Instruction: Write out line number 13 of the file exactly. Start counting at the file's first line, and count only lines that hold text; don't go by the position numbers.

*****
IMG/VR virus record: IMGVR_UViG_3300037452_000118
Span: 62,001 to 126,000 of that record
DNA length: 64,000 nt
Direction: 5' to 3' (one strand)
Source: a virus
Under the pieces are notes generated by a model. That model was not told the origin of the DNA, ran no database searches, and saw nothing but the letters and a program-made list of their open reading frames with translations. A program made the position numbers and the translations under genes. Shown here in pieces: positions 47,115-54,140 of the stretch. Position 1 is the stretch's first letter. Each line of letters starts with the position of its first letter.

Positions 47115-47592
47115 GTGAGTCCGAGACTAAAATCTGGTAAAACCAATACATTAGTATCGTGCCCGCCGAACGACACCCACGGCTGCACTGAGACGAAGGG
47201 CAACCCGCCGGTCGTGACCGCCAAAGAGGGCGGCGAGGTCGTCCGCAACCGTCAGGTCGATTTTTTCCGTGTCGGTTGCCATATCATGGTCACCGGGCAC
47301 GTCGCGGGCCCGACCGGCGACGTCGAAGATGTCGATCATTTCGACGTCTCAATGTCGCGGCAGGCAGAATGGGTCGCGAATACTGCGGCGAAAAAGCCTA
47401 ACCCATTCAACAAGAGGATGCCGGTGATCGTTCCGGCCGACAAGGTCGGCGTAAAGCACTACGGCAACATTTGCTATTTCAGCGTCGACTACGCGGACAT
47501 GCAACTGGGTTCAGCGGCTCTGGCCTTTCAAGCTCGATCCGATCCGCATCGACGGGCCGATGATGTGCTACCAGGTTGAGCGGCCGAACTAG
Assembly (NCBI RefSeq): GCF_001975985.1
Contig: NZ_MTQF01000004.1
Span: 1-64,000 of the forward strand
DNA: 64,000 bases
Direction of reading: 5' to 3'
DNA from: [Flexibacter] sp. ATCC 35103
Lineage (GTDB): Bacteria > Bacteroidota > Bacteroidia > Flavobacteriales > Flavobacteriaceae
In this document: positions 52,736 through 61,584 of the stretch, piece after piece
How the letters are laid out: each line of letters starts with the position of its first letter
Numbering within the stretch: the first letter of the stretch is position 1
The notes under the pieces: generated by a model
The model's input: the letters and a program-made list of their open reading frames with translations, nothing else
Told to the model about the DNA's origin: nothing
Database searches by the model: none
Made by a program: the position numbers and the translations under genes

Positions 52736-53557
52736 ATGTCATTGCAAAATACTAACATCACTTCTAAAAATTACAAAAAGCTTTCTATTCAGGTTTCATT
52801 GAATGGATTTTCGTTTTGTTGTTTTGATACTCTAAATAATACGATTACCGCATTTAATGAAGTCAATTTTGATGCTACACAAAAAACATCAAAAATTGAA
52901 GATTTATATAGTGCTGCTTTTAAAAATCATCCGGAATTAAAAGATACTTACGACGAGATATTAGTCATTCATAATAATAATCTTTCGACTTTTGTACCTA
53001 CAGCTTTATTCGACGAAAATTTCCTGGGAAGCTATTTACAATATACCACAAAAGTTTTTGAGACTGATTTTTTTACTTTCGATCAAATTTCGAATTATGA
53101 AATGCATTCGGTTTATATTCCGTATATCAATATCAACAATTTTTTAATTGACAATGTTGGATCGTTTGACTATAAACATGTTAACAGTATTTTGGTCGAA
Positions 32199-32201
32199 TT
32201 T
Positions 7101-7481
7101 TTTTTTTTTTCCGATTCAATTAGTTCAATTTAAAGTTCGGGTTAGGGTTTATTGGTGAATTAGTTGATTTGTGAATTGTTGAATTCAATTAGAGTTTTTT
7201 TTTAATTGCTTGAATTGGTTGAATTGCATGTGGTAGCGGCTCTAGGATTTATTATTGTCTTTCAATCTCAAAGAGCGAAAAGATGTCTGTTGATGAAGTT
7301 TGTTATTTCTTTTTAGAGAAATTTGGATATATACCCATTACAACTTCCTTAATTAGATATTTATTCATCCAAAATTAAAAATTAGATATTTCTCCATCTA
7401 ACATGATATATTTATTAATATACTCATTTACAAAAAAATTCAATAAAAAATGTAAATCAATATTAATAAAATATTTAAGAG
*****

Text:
Assembly (NCBI RefSeq): GCF_001975985.1